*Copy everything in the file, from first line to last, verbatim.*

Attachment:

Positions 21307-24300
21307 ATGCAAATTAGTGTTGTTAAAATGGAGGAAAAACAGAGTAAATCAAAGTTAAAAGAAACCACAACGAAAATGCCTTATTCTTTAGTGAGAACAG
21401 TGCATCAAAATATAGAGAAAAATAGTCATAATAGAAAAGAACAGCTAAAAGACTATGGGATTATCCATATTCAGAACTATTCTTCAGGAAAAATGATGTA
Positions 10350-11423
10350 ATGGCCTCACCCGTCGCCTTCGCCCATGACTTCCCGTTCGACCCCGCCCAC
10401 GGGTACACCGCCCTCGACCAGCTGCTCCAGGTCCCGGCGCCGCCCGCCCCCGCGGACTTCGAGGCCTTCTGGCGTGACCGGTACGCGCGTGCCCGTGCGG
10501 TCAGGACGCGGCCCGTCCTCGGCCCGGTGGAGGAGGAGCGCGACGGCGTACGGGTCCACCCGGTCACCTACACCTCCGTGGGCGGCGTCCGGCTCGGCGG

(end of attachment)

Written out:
Positions 21307-24300
21307 ATGCAAATTAGTGTTGTTAAAATGGAGGAAAAACAGAGTAAATCAAAGTTAAAAGAAACCACAACGAAAATGCCTTATTCTTTAGTGAGAACAG
21401 TGCATCAAAATATAGAGAAAAATAGTCATAATAGAAAAGAACAGCTAAAAGACTATGGGATTATCCATATTCAGAACTATTCTTCAGGAAAAATGATGTA
Positions 10350-11423
10350 ATGGCCTCACCCGTCGCCTTCGCCCATGACTTCCCGTTCGACCCCGCCCAC
10401 GGGTACACCGCCCTCGACCAGCTGCTCCAGGTCCCGGCGCCGCCCGCCCCCGCGGACTTCGAGGCCTTCTGGCGTGACCGGTACGCGCGTGCCCGTGCGG
10501 TCAGGACGCGGCCCGTCCTCGGCCCGGTGGAGGAGGAGCGCGACGGCGTACGGGTCCACCCGGTCACCTACACCTCCGTGGGCGGCGTCCGGCTCGGCGG